LONDON (AP) -- Solid economic figures from China and Europe lifted the mood in financial markets Thursday in a week when investors have been mainly worried over when the U.S. Federal Reserve will start to reduce its monetary stimulus.
Though the minutes to the last Fed policy meeting, published Wednesday, showed most officials appeared comfortable with the idea of starting to reduce the stimulus this year, there was less clarity over whether the so-called tapering will begin in September or December. The Fed has been purchasing $85 billion of financial assets a month to lower interest rates and spur growth.
Figures out of China and Europe helped investors to focus on something different — that two of the global economy's pillars are strengthening.
"Better economic data in Europe and China are providing a boost to sentiment," said Benjamin Reitzes, an analyst at BMO Capital Markets.
The good news started in China, with a survey from HSBC providing further evidence that China, the world's second-largest economy, may be over its recent soft patch. Its monthly purchasing managers' index — a gauge of business activity — rose to 50.1 points for August from July's 47.7. Numbers above 50 indicate an expansion in activity.
Then, the monthly composite PMI, which includes both manufacturing and services, for the 17-country eurozone rose to 51.7 in August from 50.4. The index, published by financial information company Markit, is at its highest level since June 2011 and provides further evidence that the eurozone recovery from recession is gathering pace.
In Europe, the FTSE 100 index of leading British shares closed up 0.9 percent at 6,446.87 while Germany's DAX rose 1.4 percent to 8,397.89. The CAC-40 in France ended 1.1 percent higher at 4,059.12.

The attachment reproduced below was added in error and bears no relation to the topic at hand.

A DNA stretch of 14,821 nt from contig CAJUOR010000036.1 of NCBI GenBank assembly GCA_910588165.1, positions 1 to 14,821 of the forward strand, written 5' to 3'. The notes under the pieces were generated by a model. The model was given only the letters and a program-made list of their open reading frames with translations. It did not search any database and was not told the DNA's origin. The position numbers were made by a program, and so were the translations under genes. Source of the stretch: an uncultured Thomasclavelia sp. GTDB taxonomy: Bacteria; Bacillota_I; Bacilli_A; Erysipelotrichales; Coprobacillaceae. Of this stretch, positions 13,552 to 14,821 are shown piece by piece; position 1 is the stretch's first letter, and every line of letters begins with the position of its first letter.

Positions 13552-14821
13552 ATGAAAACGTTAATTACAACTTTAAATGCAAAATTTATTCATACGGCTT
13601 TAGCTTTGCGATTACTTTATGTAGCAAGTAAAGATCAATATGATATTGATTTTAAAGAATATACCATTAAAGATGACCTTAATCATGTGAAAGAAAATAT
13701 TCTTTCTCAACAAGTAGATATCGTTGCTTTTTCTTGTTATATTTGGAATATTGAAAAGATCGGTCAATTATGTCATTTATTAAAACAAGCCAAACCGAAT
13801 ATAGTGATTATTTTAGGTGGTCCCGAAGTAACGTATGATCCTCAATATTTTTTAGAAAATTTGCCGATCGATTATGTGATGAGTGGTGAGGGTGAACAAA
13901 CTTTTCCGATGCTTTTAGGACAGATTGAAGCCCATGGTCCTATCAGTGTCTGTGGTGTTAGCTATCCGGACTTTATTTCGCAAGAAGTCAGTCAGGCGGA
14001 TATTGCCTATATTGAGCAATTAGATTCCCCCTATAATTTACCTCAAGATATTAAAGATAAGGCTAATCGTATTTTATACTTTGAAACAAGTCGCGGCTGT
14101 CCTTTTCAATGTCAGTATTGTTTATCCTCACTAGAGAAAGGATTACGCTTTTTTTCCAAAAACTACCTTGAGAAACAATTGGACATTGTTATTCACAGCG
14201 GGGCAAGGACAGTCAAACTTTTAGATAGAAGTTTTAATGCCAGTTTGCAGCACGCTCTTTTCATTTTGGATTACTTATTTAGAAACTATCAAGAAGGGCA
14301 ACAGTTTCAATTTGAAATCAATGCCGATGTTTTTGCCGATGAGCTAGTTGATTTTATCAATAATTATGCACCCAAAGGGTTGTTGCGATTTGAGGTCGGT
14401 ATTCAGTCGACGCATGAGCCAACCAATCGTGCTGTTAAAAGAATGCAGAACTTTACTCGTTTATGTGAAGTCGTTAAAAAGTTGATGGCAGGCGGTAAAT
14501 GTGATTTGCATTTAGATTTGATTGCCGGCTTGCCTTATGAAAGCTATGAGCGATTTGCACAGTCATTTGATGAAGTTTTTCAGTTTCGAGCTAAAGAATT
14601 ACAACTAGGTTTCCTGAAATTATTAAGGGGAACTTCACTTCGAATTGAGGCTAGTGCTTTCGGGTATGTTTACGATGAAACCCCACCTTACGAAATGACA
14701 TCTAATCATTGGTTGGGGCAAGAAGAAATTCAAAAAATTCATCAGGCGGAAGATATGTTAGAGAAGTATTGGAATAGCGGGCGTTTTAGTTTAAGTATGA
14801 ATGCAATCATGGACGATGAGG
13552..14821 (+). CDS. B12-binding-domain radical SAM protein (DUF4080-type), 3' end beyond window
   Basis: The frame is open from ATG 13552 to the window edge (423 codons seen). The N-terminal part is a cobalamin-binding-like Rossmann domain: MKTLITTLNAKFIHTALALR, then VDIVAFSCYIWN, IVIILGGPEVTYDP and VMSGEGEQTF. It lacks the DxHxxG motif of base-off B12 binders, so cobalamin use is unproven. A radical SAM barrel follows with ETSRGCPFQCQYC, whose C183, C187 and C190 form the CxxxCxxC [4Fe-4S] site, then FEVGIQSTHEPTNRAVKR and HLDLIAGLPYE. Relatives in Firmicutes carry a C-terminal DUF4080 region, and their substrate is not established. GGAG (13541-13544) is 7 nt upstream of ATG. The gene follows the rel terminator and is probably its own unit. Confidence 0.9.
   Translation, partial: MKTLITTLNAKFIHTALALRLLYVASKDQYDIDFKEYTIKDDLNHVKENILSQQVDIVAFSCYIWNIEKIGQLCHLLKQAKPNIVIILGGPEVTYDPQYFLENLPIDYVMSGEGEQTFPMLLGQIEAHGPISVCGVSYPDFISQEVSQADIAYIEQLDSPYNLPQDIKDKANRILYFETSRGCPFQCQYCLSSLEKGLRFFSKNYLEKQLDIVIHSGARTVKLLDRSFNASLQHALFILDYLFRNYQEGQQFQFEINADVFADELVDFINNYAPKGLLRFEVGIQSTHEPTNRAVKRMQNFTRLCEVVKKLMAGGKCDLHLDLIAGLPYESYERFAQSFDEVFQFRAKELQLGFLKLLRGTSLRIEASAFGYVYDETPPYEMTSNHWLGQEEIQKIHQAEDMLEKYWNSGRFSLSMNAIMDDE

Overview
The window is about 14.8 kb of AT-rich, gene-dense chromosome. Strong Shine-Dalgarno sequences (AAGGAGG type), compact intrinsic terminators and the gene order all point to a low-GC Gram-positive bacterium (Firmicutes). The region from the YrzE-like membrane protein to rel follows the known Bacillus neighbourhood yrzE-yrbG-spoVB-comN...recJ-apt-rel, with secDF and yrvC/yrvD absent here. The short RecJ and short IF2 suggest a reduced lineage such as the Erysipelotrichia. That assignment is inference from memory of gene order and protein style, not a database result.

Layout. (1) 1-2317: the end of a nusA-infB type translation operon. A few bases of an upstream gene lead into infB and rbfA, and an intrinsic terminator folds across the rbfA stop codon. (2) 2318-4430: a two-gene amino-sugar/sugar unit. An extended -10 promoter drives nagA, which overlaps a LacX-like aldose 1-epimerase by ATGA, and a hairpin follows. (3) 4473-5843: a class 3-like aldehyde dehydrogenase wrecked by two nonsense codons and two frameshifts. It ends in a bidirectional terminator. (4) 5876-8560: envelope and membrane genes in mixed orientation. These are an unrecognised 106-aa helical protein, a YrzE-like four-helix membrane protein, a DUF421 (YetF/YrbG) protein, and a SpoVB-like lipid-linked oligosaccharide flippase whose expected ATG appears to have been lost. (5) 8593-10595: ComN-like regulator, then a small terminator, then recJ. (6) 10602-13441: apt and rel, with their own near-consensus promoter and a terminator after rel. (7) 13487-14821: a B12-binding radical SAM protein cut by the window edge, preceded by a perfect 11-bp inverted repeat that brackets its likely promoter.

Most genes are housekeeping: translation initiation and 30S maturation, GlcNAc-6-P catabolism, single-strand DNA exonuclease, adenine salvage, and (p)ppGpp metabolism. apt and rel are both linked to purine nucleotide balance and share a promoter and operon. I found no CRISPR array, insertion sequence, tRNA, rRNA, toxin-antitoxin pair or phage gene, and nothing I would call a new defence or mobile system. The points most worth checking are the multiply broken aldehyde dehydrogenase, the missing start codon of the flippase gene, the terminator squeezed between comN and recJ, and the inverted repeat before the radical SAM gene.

In the U.S., the Dow Jones industrial average was up 0.3 percent at 14,939 while the broader S&P 500 index rose 0.6 percent to 1,653. The gains came despite a modest 13,000 uptick in weekly jobless claims to 336,000.
Analysts were unconcerned, as claims remain near their lowest levels in over five years.
"An unexciting weekly report but one that keeps the labor market in the right zone to feel the glow of ongoing job creation," said Andrew Wilkinson, chief economic strategist at Miller Tabak & Co.
On Wednesday, U.S. stocks had a volatile day as investors digested the Fed minutes. After dropping sharply, they recovered to briefly trade higher before ending up modestly down. The dollar was also volatile as traders assess the economic news in the context of the Fed tapering.
The euro was 0.2 percent higher at $1.3362 while the dollar rose 0.7 percent to 98.49 yen.
Earlier in Asia, Hong Kong's Hang Seng advanced 0.4 percent to 21,895.40. Japan's Nikkei 225 index fell 0.4 percent to 13,365.17 while South Korea's Kospi lost 1 percent to 1,849.12.
The benchmark index in the Philippines dived 6 percent, catching up with earlier losses in regional markets after being closed due to flooding that submerged large parts of the capital Manila.
Oil prices edged higher, with the benchmark New York rate up 45 cents at $104.30 a barrel.